Kaiser Permanente researchers are using information from our Research Bank for a National Institutes of Health study on how contact with chemicals during pregnancy may affect the risk of obesity and neurodevelopmental disorders, such as autism, in children.
“This research is exploring how in-womb exposure to chemicals in the environment affects normal growth and development by changing the metabolism of glucose and thyroid hormones, both of which regulate infant growth and neurodevelopment,” said Assiamira Ferrara, MD, PhD, the study’s lead researcher at Kaiser Permanente’s Northern California Division of Research.
The study is part of the Environmental Influences on Child Health Outcomes research program, known as ECHO. It uses research studies around the nation to find out how exposure to a range of environmental factors in early development — from conception through early childhood — influences the health of children and adolescents.
“ECHO would not have been possible without years of previous groundwork at the Division of Research and the resources of the Kaiser Permanente Research Bank, as well as the support of clinicians throughout Kaiser Permanente in Northern California,” said Tracy A. Lieu, MD, MPH, director of the Division of Research.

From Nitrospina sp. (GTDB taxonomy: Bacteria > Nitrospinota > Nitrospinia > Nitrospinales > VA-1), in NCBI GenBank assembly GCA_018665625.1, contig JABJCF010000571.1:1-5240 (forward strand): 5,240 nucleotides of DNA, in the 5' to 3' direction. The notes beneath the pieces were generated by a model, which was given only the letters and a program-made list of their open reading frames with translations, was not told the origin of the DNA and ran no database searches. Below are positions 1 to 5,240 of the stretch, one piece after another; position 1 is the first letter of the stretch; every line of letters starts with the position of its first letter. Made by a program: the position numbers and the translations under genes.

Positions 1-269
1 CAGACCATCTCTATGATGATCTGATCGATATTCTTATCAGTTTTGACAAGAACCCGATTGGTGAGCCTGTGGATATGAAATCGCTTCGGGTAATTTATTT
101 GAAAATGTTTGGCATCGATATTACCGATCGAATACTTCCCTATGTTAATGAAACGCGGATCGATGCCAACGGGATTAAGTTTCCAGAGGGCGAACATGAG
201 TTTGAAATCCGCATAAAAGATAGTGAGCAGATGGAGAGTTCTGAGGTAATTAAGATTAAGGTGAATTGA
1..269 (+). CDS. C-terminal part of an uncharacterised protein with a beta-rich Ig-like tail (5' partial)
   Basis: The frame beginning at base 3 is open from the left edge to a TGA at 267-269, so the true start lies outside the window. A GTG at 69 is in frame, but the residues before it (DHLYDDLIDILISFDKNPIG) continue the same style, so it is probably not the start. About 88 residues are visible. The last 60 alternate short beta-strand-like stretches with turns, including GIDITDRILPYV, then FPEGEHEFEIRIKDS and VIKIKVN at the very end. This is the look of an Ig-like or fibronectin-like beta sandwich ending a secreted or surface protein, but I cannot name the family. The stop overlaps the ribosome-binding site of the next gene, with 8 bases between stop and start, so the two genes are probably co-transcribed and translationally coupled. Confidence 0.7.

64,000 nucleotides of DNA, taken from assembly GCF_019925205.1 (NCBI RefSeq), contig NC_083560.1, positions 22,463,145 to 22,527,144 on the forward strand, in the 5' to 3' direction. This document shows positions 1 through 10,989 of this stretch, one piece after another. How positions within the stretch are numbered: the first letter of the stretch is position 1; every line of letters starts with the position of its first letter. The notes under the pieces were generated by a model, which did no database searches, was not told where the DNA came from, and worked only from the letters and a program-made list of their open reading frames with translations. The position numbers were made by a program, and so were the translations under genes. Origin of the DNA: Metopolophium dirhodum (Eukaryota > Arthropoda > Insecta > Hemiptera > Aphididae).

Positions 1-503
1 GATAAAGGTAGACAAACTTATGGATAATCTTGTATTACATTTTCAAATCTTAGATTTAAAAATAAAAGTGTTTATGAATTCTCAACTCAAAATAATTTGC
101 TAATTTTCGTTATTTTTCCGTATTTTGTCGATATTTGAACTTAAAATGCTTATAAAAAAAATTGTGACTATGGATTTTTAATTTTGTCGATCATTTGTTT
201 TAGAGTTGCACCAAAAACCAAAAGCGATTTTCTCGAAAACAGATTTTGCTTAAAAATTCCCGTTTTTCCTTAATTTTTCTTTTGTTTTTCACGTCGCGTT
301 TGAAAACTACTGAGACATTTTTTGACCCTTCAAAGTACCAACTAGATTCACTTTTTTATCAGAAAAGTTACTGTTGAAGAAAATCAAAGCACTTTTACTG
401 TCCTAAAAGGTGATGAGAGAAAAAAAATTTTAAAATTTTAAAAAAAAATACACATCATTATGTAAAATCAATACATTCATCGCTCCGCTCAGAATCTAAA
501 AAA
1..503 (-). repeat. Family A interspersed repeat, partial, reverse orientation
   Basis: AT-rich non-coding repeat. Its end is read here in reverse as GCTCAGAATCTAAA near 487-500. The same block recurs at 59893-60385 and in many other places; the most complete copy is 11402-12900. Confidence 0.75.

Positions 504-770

Kaiser Permanente researchers are focusing on in utero exposures to endocrine-disrupting chemicals, which are found in many common household and personal products, plastics, and furntiture
“Several of these types of chemicals are persistent in the environment and can be measured in human tissue such as blood and urine,” said Lisa A. Croen, PhD, co-lead researcher and director of Kaiser Permanente’s Autism Research Program and the Research Bank’s Pregnancy Cohort.
Researchers have been asking women who took part in our Research Bank’s Pregnancy Cohort to join the study, along with their young children.
Dr. Ferrara noted that this research could lead to policy changes to protect children from environmental exposures in the future: “Since the use of environmental chemicals is potentially modifiable, results from the study may help to inform national environmental and public health agencies regarding policies to further regulate the production of these chemicals and inform the public regarding the restriction of their use” she said.